Narrating the legend of Sang Nila Utama who threw his crown into the sea in order to save his crew, President Ikeda wrote:
“This is indeed a fitting legend for Singapore, the noble land of capable people. A fancy crown is unimportant. What matters is advancing with the spirit of a lion for the sake of one’s friends and others, never fearing the harshest adversity. The crown of true champions of the people sparkles on the heads of youth who have this spirit.”
In the midst of the Jubilee SG50 celebration, let us reaffirm our vow as Bodhisattvas of the Earth in this garden city of Singapore, to be uncrowned heroes who worked tirelessly for the happiness of fellow Singaporeans and the advancement of kosen-rufu in this country we hold so dear!
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Singapore, also known as the garden city, has developed from a small fishing village with only a few hundred people to today’s bustling city full of skyscapers in just two centuries
SGI PRESIDENT IKEDA’S GUIDANCE
THE SKYSCRAPERS OF SINGAPORE
SGI President Ikeda’s Guidance for the Future Division - Spread Your Wings toward the Future
A series of encouragement from SGI President Ikeda addressing members of the junior high and high school divisions.
A youthful life entails growing boldly and courageously, reaching for the sky. Those who are youthful soar limitlessly in their own unique way, at their own pace.
The cityscape of Singapore has this dynamic youthful spirit.
In between various engagements, I viewed the skyscrapers of the city shooting into the tropical sky. A colorful rainbow also stretched across the sky as if celebrating the future of this small yet mighty country that has grown so vibrantly while harmonizing diverse cultures.
A dear friend of mine, President David Tay of The Photographic Society of Singapore, said that he believes that photographs can capture not only physical phenomena, but also our dreams.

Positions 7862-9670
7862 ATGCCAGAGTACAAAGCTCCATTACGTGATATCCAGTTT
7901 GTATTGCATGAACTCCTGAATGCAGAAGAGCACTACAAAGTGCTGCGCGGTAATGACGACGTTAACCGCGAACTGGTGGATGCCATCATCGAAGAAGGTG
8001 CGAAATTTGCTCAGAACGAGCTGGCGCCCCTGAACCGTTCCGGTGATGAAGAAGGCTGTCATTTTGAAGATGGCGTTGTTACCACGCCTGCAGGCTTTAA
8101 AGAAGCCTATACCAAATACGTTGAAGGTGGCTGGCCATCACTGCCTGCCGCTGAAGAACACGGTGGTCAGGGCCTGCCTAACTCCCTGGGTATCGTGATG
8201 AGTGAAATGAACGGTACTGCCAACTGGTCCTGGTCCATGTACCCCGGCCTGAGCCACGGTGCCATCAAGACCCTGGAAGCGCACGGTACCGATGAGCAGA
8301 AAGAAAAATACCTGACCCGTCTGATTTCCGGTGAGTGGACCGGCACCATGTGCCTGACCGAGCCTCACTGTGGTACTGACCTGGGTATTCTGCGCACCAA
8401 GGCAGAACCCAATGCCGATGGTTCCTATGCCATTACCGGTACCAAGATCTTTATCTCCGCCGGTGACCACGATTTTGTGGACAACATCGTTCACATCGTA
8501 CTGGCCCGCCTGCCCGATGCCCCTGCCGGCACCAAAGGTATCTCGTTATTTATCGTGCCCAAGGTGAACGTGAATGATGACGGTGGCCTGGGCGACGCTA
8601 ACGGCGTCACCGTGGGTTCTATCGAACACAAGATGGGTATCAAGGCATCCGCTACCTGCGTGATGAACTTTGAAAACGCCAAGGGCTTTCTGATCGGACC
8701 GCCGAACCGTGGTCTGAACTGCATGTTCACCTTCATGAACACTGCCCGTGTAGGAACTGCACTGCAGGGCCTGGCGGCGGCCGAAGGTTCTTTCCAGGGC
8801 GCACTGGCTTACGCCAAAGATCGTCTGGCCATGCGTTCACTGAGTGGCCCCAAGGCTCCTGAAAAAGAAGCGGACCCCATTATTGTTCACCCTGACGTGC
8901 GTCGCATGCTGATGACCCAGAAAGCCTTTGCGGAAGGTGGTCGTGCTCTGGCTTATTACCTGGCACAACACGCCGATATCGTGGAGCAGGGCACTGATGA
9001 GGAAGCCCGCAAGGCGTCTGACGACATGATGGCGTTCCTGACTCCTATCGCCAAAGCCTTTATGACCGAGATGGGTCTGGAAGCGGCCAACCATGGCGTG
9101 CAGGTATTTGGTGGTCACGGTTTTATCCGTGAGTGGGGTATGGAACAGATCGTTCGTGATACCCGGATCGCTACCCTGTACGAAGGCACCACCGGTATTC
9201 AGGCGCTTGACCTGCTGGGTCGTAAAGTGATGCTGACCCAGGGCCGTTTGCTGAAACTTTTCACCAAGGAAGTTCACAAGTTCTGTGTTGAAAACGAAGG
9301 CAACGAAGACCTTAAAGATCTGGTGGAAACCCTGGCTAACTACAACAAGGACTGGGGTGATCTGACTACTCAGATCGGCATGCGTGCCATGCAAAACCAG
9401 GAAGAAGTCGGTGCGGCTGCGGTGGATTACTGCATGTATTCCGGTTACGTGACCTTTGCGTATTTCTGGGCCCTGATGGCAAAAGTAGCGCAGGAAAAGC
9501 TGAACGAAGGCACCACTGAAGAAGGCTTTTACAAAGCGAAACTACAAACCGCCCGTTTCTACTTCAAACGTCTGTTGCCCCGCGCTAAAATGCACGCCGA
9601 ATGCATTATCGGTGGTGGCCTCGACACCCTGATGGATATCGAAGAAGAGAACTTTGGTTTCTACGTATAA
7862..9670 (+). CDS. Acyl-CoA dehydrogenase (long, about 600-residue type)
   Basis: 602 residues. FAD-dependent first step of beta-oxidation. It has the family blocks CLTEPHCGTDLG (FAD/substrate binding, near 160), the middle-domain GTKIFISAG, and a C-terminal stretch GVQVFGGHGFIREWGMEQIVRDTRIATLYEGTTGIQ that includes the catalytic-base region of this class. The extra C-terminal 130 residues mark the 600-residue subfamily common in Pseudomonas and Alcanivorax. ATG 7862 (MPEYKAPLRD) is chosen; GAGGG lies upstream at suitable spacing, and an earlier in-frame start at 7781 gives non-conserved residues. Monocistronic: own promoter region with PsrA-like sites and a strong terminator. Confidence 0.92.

Envisioning a great dream for the future of the youthful and growing city-state of Singapore, I pressed the shutter on my camera.
* * *
Singapore, which has overcome numerous difficulties and obstacles as it developed, is known as the Lion City. A statue of a merlion, with the head of a lion and the body of a fish, is the symbol of this maritime nation.
Why has Singapore come to be called the Lion City?
According to legend, a young king was sailing the seas with his crew in order to build a new capital when they came upon a beautiful island. But when they saw that island in the far distance, a storm assailed their ship. The crew tossed whatever they could overboard to lighten their load. Even so, their ship was on the verge of sinking. Was there nothing else they could throw overboard? At that moment, the king, wishing to save his crew’s life, tossed his crown into the sea. The storm instantly abated, and the ship and all its passengers made their way safely to the island.
When they landed, they encountered a magnificent lion. The king, wishing that his new capital would be like the lion—the king of beasts—named the island Singapura, the Lion City. This is the legend of Singapore’s origin.
This is indeed a fitting legend for Singapore, the noble land of capable people. A fancy crown is unimportant. What matters is advancing with the spirit of a lion for the sake of one’s friends and others, never fearing the harshest adversity. The crown of true champions of the people sparkles on the heads of youth who have this spirit.
* * *
Looking at a map of the world, we see that Singapore is located at one degree north latitude, on the southern tip of the Malay Peninsula, almost directly on the Equator. Relatively small in area—about 700 square kilometers (about 270 square miles)—its beauty has led it to be dubbed the “Jewel of the Southern Ocean.” I have visited this bustling republic three times.
The population of 5.4 million is comprised of three main ethnic groups—Chinese, Malay, and Indian—as well as Eurasian and other ethnicities. The multilingual and multicultural city-state has the strongest economy in Asia and is one of the world’s leaders.